Shostakovich’s complete Quartets at the Roman Philharmonic Academy

ItalyItaly Shostakovich: Quartetto Prometeo (Giulio Rovighi, Aldo Campagnari [violins], Danusha Waskiewicz [viola], Francesco Dillon [cello]). Teatro Argentina, Rome, 20.1.2022. (GP)

Quartetto Prometeo (c) Teatro Argentina

Shostakovich – Quartet No.1 in C major, Op.49; Quartet No.2 in A major, Op.68; Quartet No.3 in F major, Op.73

Stendhal called the Teatro Argentina ‘the most beautiful in the world’. It was there the Roman Philharmonic Academy, in the season of its centenary, began its chamber music series with an exceptional proposal: the complete fifteen string quartets by Dmitry Shostakovich, performed, in concerts over three years, by the Prometeo Quartet (Quartetto Prometeo).

The Prometeo Quartet was the winner of the 50th edition of the Prague Spring International Music Competition in 1998. It was awarded the Bärenreiter Special Prize for best performance faithful to the original text of Mozart’s K590 Quartet, the City of Prague Prize for Best Quartet and the Pro Harmonia Mundi Prize. In 1998, it was elected resident complex of the Britten Pears Academy in Aldeburgh, in 1999, it received the Thomas Infeld Prize from the Internationale Sommer Akademie Prague-Wien-Budapest for its ‘extraordinary interpretative skills for a composition of the chamber repertoire for strings’, and was second at the Concours International de Quatuors in Bordeaux. In 2000, it was awarded the Bärenreiter Special Prize again at the ARD Competition in Munich.  In 2012, it received the “Silver Lion” at the Venice Music Biennale.  It is an ensemble of great international fame, and this is also why the Argentina theatre had much larger audience than usual in this pandemic period.

The fifteen string quartets constitute a valuable part of Shostakovich’s spiritual legacy. He considered it ‘profoundly wrong to believe that in chamber music the dimension of ideas and emotions is less important than in other genres’. To the ensemble of the four string instruments, he entrusted his most intimate feelings. Shostakovich himself recounted how his first quartet was born in the spring of 1938: ‘After the Fifth Symphony, I did almost nothing.  I wrote only one quartet, in four short movements. I started without any particular ideas. I thought nothing would come out. Because the quartet is one of the most difficult musical genres.  I wrote the first page as a kind of exercise in the quartet form, with no intention of completing or publishing it … I was, then, passionate about the work and I started writing it very quickly. We must not look for a particular depth in my first quartet; it is joyful, cheerful, lyrical. I would call it a ‘springtime composition.’

The Prometeo Quartet rendered this ‘joyful, cheerful, lyrical’ aspect very well, right from the beginning in the first (Moderato) movement. In the second movement (also Moderato), the initial solo of the viola stood out, as well as a popular theme performed by the whole ensemble. In the Allegro, the Quartet emphasized scherzo.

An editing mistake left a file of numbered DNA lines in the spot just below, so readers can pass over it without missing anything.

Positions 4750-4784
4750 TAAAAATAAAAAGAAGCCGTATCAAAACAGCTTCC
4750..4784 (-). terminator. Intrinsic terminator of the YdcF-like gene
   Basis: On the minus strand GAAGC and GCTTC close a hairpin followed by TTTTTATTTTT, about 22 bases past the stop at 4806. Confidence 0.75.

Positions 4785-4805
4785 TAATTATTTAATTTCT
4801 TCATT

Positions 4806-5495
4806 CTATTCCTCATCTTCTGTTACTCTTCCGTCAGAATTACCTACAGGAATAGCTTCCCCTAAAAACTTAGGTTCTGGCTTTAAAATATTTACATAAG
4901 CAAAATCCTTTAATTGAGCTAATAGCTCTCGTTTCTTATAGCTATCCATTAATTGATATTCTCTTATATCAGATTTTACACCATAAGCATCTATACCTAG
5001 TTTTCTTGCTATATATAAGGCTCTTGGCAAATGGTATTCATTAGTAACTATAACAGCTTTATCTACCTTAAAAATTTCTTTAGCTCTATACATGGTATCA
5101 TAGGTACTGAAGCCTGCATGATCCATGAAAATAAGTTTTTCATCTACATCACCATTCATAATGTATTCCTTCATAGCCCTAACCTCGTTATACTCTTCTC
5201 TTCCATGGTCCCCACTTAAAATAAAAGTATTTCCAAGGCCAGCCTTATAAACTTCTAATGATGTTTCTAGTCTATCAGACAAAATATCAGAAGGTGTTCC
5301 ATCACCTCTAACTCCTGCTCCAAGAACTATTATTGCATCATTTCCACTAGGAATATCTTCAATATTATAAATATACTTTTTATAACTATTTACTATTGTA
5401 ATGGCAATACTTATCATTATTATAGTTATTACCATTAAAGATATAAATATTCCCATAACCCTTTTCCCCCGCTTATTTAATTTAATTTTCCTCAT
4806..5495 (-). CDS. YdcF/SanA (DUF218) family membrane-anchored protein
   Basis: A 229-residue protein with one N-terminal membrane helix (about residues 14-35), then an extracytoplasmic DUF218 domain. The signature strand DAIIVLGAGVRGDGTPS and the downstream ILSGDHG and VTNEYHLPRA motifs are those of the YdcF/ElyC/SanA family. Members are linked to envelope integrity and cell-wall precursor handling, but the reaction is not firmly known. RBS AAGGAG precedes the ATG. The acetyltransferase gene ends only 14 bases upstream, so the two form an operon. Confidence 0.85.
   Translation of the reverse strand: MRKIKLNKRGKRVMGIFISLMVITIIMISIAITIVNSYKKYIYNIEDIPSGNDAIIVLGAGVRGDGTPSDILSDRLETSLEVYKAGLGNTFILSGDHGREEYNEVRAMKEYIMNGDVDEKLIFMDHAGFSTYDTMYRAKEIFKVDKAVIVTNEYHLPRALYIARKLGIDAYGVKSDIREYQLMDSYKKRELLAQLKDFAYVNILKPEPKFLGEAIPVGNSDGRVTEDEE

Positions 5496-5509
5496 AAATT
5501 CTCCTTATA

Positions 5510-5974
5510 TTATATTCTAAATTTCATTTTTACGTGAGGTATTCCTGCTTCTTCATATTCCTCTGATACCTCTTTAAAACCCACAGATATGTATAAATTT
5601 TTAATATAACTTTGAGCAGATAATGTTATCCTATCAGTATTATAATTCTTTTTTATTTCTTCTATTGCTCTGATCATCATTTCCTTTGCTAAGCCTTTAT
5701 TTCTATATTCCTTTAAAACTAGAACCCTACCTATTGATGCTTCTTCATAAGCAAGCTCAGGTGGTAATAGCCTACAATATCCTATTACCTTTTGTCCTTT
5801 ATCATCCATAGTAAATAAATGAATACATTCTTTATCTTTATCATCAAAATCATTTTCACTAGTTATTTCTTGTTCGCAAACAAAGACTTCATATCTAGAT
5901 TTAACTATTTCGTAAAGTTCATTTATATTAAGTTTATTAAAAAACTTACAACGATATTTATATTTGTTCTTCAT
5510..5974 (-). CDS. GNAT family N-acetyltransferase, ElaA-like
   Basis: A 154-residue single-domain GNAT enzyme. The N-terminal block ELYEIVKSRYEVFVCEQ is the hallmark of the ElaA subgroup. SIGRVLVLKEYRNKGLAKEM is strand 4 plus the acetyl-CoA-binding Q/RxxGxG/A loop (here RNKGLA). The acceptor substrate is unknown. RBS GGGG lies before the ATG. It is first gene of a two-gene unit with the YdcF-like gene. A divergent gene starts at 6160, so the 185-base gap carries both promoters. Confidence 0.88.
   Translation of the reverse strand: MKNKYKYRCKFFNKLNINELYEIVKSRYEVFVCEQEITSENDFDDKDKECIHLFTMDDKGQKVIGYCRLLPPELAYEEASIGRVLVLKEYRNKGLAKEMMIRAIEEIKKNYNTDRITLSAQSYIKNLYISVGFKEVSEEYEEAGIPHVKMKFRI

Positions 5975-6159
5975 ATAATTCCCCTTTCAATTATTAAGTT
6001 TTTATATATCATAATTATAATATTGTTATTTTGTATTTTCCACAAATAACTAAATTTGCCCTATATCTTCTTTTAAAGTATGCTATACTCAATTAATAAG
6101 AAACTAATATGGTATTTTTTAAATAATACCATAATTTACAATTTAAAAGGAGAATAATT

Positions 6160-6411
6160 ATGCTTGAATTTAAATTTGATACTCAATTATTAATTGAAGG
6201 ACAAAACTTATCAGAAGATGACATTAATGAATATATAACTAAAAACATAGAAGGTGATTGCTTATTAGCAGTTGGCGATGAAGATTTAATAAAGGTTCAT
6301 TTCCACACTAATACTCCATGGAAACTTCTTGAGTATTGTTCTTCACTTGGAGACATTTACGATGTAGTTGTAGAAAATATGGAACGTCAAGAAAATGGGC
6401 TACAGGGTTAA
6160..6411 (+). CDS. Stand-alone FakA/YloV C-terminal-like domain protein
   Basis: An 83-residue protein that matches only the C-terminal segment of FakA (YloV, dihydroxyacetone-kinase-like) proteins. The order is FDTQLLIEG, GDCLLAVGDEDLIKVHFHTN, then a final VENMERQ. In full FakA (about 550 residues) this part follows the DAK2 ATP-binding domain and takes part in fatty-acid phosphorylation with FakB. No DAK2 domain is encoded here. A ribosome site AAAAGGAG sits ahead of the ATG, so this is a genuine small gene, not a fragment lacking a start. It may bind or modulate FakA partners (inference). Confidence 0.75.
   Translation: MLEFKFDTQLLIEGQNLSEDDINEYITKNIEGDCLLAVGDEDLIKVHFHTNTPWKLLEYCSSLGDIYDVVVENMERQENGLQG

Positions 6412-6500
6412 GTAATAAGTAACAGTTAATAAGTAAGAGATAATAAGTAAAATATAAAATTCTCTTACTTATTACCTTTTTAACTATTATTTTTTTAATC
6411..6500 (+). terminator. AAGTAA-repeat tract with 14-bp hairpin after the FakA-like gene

The program notes recall that Shostakovich dedicated the second quartet to a well-known composer who was also his dear friend, Vissarion Šebalin (1902-1963). On 6th September 1944, in the middle of the war, Shostakovich wrote to him: ‘Dear Ronja, a few days ago, I remembered that exactly twenty years have passed since we met … Today I finished the second movement of a quartet, which I had begun to compose […]. Without a pause, I started the third movement (the penultimate). I want to dedicate the quartet to you to celebrate the anniversary” (of our friendship)’. The quartet is a suite, consisting of four movements entitled: ‘overture’, ‘recitative’, ‘romance and waltz’, ‘theme and variations’. In the performance by the Prometeo Quartet, the first movement has a national and Slavic character, energetic, of healthy vitality, while the second, in the rhythm of a mazurka, was more lyrical. The solo of the first violin is a soothing romantic melody. The third movement develops a fascinating waltz. In the fourth and last movement, the theme enters, exposed by the viola, into a long melody of sustained breath that transforms rhythmically, growing in dynamics and attaining power and solemnity.

In the third quartet, Shostakovich expresses the tragic aspect of life at the highest level. It comprises five movements. The initial Allegretto is based on two themes, the first graceful and carefree, the second more serene. In the following Moderato con moto, the Prometeo Quartet revealed the two very contrasting images which appear: one authoritarian, nervously discontinuous, and the other magically sparkling. The Allegro ma non troppo is a wild dance – with a theme of deliberate vulgarity by the viola solo. The next Adagio is an impressive requiem. In the concluding Moderato, the initial theme is gradually replaced by a dancing rhythm. At the climax, the theme of the passacaglia of the fourth movement returns. Ultimately, the theme of the ‘finale’ dissolved, rising higher and higher.

There was much applause and the evening was a great success.  The second concert of this cycle will be on 5th May.

Giuseppe Pennisi

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